Cochran Steps Down

Apr 19, 2009  •  Post A Comment

After 12 years at the helm, Barbara Cochran will step down from her post as president of the Radio-Television News Directors Association in June, capping a career phase spent defending the First Amendment and freedom of information and journalism shield laws.
This year’s RTNDA conference, running concurrently with the National Association of Broadcasters convention in Las Vegas this week, marks her last as the head of the association that promotes electronic journalism.
She has not yet determined her next career step, but she does not plan to retire. Among other things, she is considering teaching at a university.
“I would like to stay active in journalism,” said Ms. Cochran, who announced in November that she would depart by this summer.
She also will continue as president emeritus of RTNDA for the next year to help with the transition to new leadership.
Last week, RTNDA announced that her role will be filled by two current RTNDA staffers, Jane Nassiri, VP of finance and administration, and Kathleen Graham, VP of foundation programs. Ms. Nassiri and Ms. Graham, who will take over in late June, were not available for press interviews.
“They are very experienced and very familiar with the operations and the association and the foundation, and they have had a lot of interaction with the members over the years,” Ms. Cochran said.
But they will have their work cut out for them. Television journalism has entered a time of tremendous upheaval as broadcasters struggle to keep pace with their digital counterparts.
Young Viewers Still Key
The broadcast business has been beaten down in the last few years by the migration of younger viewers away from television and to online news. The results are shrinking audiences and smaller budgets.
Stations have responded by reducing staff and training their journalists to become multimedia producers who create for TV, Web and mobile mediums.
In fact, the theme of this year’s RTNDA conference is how to produce and reinvent news for the multiplatform world. That’s a business necessity given that the new generation of viewers is not naturally inclined to turn to the TV first.
A recent study by multimedia production firm Generate found that 13-to 24-year-olds trust newspapers the most, followed by the Web, with TV third. They also spend most of their media time with the Internet compared with TV and magazines.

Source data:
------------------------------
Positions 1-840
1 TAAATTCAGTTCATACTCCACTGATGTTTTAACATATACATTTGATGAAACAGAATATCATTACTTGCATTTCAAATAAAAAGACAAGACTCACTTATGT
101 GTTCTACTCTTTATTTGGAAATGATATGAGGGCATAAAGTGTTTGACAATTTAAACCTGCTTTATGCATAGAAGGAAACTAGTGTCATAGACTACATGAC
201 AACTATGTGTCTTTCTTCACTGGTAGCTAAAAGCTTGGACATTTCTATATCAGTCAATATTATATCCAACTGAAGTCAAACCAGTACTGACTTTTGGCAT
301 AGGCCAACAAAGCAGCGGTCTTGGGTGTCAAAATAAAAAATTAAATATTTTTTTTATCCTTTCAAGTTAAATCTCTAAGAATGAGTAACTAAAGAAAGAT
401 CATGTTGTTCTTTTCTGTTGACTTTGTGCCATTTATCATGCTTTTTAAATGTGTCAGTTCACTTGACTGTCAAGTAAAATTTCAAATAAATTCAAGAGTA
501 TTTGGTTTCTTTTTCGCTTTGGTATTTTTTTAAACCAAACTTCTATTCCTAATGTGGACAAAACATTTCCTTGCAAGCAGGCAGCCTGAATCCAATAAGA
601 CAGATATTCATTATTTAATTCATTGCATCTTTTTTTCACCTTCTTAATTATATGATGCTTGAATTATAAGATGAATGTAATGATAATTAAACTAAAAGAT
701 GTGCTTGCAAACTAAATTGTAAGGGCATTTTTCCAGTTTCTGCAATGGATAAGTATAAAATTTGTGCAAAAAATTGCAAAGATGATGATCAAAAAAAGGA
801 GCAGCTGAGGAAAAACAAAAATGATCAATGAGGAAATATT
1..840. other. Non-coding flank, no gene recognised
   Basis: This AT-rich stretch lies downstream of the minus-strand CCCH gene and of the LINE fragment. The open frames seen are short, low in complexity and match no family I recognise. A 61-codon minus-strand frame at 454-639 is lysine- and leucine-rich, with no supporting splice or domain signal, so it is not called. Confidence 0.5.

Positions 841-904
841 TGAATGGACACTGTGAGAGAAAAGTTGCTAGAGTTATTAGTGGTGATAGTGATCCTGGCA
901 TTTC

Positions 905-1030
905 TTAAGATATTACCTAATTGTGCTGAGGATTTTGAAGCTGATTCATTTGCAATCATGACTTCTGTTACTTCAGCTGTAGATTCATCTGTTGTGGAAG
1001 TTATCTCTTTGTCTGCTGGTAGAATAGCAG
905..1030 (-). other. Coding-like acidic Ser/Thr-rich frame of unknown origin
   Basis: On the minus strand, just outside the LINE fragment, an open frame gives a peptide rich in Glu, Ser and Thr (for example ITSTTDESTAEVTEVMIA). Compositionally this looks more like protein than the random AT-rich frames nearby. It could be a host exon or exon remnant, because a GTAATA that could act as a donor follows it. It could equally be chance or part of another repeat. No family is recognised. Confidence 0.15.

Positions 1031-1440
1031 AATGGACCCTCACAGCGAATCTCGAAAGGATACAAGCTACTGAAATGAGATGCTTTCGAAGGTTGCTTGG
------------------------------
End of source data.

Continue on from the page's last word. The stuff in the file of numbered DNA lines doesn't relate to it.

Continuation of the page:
In a desperate bid to win over these millennial viewers, local broadcasters have been devoting more resources to the Internet, overhauling their Web sites to include more video and interactive capabilities. They’re also redoubling their online sales efforts to bring in the bucks they need to make up for what they’re losing on TV, especially in this battered recessionary year that has wrought double-digit ad revenue declines on TV stations.
The Obama Advantage
Some aspects of the job will be easier for the new RTNDA leaders, though. They’re fortunate to work with a White House administration that’s more open to freedom of the press. The RTNDA faced tougher challenges under the Bush administration, but that’s now shifting under President Obama, Ms. Cochran said.
As an example she cited the Free Flow of Information Act of 2009, which is making its way through Congress and, if passed, would offer shield protection to reporters under federal law.
“The proposals establish a qualified privilege and detail the circumstances under which a reporter can be compelled to testify regarding his or her sources, such as when national security is at risk or an eyewitness has observed a crime,” the RTNDA wrote on its Web site.
In addition, President Obama has already given federal agencies a clear mandate to disclose more information under the Freedom of Information Act, RTNDA said.
In a similar vein, RTNDA also took an active role recently in support of a reporter whose audio recording of an interview with a veteran was seized by the Department of Veterans Affairs, Ms. Cochran said.
In a letter to the department, Ms. Cochran wrote, “[David] Schultz was interrupted by a Veterans Affairs public affairs employee while interviewing a veteran at a public meeting and ordered to turn over his recording equipment and the memory card containing the interview. Armed police officers were summoned and surrounded Mr. Schultz, who turned over the memory card after consulting with his news director. … The government may not lawfully seize audio or videotape at the scene of an event or otherwise impose a prior restraint on the dissemination of news material without following judicial procedure and establishing the highest level of need for the restraint.”
About a week ago, the department returned the recording to Mr. Schultz, Ms. Cochran said.
“When I look back, the thing I feel the proudest of is we were able to be the organization that maintained high standards for electronic journalism and freedom of the press,” she said. “We have a good track record; we have called a number of things to public attention and then worked to defend the journalist.”


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